Break-Even: Worked example
Gadgets Direct has the following cost and price information:
Direct labour: $25 per unit
Raw and packing materials: $15 per unit
Management costs - direct: $5 per unit
Indirect management costs: $25,000 per week
Variable overheads: $7 per unit
Fixed costs: $35,000 per week.
Price: $82 each
You are asked to draw a break-even chart for the firm.
In this case:
- variable costs are $52 per unit - the sum of all the 'per unit' costs.
- fixed costs are $60,000 per week - the sum of all the 'per week' costs.
Then follow the step-by-step procedure to draw the chart.
Steps 1 and 2 are done already.
Before you move on to step 3, draw up a table to support the graph.
Then draw the chart as you complete each step.
Step 3: 2 x 2,000 = 4,000 units per week maximum on X axis
Step 4: 4,000 x $82 = $328,000. Set Y axis to a maximum of $400,000.
Step 5: TR line goes from zero to $328,000, 4,000 units per week.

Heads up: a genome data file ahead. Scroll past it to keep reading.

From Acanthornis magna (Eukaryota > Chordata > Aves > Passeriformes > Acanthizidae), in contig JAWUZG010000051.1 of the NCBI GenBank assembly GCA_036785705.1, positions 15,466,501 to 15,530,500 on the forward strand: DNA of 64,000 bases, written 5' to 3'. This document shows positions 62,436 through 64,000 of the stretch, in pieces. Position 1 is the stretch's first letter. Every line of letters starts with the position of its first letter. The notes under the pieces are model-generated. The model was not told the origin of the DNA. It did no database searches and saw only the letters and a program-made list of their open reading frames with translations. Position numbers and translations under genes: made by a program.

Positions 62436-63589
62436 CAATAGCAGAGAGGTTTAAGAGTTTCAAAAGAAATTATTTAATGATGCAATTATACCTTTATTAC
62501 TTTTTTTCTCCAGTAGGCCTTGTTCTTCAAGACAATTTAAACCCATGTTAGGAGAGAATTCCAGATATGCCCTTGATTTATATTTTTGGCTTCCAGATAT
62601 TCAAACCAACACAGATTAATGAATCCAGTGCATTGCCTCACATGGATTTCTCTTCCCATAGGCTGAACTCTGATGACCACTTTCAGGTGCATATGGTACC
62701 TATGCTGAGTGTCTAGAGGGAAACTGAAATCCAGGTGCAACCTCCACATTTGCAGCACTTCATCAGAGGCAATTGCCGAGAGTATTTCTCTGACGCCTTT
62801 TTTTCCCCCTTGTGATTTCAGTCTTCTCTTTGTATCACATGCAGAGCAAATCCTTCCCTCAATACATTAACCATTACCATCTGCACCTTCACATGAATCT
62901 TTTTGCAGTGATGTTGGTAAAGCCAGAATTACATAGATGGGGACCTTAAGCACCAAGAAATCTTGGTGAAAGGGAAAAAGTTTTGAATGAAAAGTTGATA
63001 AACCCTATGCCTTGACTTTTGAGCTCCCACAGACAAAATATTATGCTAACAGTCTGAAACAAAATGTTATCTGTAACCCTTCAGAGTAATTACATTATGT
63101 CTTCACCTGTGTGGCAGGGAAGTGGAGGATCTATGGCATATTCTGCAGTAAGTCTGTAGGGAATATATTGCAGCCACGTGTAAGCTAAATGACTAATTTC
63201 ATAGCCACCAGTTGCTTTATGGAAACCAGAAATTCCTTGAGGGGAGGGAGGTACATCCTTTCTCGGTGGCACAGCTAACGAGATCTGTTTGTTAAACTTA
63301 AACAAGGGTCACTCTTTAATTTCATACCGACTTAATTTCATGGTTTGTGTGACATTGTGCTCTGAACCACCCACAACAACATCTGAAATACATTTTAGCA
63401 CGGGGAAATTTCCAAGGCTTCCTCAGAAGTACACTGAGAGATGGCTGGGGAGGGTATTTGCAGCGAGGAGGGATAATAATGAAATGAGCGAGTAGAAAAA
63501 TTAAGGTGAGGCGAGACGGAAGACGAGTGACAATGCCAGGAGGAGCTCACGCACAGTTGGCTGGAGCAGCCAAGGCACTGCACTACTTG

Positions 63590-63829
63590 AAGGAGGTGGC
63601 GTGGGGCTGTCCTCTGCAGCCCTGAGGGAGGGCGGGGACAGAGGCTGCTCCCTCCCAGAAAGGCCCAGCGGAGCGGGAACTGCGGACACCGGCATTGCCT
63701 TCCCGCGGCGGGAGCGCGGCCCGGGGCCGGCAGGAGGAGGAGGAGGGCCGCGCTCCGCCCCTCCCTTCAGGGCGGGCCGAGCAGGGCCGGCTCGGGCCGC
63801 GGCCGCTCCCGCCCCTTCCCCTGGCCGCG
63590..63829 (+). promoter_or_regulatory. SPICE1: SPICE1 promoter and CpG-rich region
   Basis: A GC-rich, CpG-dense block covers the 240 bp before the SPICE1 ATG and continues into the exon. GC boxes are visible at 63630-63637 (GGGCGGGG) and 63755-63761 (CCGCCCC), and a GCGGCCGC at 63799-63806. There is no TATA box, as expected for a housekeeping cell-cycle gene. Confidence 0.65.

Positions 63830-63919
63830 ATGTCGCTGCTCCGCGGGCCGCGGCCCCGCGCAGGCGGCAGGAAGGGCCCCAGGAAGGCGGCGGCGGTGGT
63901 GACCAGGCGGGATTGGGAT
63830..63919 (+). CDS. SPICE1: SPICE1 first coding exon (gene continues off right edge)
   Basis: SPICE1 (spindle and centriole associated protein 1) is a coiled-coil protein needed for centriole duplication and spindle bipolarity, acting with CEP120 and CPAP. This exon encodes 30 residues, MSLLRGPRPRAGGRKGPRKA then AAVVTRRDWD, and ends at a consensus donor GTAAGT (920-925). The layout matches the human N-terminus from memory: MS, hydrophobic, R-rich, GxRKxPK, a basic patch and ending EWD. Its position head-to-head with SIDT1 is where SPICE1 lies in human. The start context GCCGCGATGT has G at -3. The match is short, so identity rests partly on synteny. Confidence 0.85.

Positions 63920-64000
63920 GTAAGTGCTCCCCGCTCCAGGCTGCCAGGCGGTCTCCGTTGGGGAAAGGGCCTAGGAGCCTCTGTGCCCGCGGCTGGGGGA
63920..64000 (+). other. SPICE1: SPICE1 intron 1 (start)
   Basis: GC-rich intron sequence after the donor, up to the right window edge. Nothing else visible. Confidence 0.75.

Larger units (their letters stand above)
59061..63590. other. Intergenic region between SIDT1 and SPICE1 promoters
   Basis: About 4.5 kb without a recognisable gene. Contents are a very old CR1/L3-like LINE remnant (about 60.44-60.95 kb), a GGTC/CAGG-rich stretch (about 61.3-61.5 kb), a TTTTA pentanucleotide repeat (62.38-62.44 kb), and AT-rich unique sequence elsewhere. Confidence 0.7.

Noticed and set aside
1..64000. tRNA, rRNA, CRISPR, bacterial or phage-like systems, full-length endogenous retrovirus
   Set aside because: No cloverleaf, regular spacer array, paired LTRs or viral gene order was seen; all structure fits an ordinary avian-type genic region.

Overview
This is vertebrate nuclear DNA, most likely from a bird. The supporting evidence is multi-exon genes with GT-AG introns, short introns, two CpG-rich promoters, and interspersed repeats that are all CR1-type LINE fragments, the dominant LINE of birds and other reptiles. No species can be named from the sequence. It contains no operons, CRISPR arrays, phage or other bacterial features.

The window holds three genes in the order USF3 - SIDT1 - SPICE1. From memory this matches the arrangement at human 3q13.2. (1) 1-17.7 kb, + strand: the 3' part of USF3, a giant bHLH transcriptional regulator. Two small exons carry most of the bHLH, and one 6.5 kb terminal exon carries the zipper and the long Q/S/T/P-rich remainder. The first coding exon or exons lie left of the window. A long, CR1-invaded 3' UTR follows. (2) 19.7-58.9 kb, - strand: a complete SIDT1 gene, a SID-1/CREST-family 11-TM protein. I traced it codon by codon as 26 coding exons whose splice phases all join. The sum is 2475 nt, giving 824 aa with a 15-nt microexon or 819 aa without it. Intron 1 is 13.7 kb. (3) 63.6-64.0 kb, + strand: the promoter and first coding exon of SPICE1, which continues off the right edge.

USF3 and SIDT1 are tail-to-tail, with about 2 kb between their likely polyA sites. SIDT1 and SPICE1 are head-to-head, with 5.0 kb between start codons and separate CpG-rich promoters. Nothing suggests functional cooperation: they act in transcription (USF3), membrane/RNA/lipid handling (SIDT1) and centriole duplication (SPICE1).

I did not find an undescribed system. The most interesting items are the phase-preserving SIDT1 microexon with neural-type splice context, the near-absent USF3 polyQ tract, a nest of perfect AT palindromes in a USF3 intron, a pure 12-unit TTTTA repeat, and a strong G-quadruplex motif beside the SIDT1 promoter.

Step 6: FC are $60,000, so mark them on the Y axis
Step 7: Mark the break-even point on the TR line, and complete the TC line.
Add labels and title, and the diagram is finished. Now, follow the link to the answer and see if you have got it right.
Break-even analysis is a good way of presenting data in a visual form, and is easy to understand. However it has major limitations, which only HL students need to consider in any depth. Firms use break-even analysis where appropriate, but only as part of a comprehensive decision-making process. Break-even analysis is only one of a number of business tools a firm has in its toolbox and is best used with other tools to ensure that the firm has a solid foundation on which to base its decisions.